Last week, a new report in the Washington Post questioned the security of the nation's automatic control systems
(free registration required), which control water, gas, and electrical systems. Meanwhile, the South Korean Ministry of Defense announced
that North Korea has trained up to 600 computer hackers to launch cyberattacks against the United States and South Korea. But over at the Department of Homeland Security's cybersecurity division, the lights are on, but nobody's home.
Last week, citing ongoing frustration, the director of the Department of Homeland Security's cybersecurity division, Amit Youran, abruptly resigned with a one-day notice. His deputy, Donald A. Purdy, will replace Yoran; however, many in the cybersecurity community feel that simply replacing Yoran isn't the answer. I think the position itself needs to be rethought.
Last week, citing ongoing frustration, the director of the Department of Homeland Security's cybersecurity division, Amit Youran, abruptly resigned with a one-day notice.
White House has flip-flopped on cybersecurity
Problems regarding our nation's cybersecurity policy began shortly after 9/11, even before the creation of the Department of Homeland Security in 2002. In the summer of 2002, Richard Clarke, then White House cybersecurity czar, began shopping around his National Strategy to Protect Cyberspace. This strategy would have provided goals toward securing computers nationwide. However, by the time President Bush signed the document in January 2003, many of the original principles had been watered down to mere recommendations, with much of the strategy left "to be determined" by the security industry itself. Clarke resigned and was replaced by former Microsoft security chief Howard Schmidt.
The White House then transferred cybersecurity to the newly created Department of Homeland Security (DHS). It did not, however, give the topic a very prominent position, burying it under three layers of bureaucracy. In its first real test, the Department of Homeland Security failed to warn of the Slammer worm. Schmidt resigned, and for much of 2003, there was no head of United States cybersecurity. In fact, the White House even discontinued the White House cybersecurity board, despite stating publicly that the White House was committed to cybersecurity policy. Throughout the summer of 2003, the White House was defensive against charges by the computer security community that it wasn't taking the issues very seriously. Then, in the fall of 2003, Amit Youran, former president of Riptide, a company bought by Symantec, stepped into the position of director for the DHS cybersecurity division.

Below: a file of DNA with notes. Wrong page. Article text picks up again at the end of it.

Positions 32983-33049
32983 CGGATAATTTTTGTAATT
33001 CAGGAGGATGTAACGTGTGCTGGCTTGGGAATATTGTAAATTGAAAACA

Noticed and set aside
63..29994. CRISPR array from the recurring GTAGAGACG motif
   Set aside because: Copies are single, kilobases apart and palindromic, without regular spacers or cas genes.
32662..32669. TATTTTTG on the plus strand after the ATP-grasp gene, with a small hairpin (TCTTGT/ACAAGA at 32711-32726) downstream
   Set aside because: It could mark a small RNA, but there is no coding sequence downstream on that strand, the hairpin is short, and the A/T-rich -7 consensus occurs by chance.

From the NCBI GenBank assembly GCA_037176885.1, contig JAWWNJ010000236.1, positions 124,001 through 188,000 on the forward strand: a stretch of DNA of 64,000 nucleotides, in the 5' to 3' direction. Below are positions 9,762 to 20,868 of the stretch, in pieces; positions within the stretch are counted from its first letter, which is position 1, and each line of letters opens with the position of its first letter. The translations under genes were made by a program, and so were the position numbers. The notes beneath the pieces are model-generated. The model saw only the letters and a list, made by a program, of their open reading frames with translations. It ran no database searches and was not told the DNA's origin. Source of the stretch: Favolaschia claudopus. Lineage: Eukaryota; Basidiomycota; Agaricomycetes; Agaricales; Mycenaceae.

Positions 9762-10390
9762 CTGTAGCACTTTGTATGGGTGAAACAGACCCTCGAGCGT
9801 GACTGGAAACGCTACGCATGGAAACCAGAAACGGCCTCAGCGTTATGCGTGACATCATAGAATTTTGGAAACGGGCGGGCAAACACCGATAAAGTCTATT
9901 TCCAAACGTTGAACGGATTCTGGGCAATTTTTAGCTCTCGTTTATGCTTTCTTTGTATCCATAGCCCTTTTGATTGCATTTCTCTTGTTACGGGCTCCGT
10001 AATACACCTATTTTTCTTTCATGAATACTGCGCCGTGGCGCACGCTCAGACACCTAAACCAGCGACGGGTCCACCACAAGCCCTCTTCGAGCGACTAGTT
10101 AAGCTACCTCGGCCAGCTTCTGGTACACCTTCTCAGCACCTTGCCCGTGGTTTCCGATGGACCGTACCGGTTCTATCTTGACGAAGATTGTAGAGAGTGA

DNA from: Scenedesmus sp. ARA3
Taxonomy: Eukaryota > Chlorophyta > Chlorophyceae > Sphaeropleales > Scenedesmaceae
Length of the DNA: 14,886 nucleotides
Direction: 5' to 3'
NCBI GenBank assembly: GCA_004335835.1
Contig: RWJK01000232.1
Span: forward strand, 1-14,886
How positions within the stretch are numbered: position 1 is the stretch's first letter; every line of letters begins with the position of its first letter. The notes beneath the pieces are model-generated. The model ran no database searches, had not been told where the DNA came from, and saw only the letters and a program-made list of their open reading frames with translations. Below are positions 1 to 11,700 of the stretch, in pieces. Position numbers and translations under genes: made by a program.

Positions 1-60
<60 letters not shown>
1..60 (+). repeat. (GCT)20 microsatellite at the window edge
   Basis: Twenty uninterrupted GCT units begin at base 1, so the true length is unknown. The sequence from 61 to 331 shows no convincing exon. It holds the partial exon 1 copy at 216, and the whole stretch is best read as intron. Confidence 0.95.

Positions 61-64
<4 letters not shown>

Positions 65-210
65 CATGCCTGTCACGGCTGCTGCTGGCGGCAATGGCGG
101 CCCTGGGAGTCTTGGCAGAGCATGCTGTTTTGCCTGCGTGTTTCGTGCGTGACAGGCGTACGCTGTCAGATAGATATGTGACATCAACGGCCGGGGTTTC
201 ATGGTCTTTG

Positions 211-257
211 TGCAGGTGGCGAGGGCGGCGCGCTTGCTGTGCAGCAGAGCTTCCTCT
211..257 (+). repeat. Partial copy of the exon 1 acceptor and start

In January 2004, only a few months after Yoran took over, a congressional report criticized the nation's cybersecurity preparedness, such as the lack of a centralized computer threat communications center (now scheduled for sometime in 2005). Again, during the summer, more concerns were raised, for example, over the failure of the government to identify the nearly 33,000 critical computer assets that need to be protected first. But as of this writing, none of these cybersecurity concerns have been addressed.
Old and new cyberthreats abound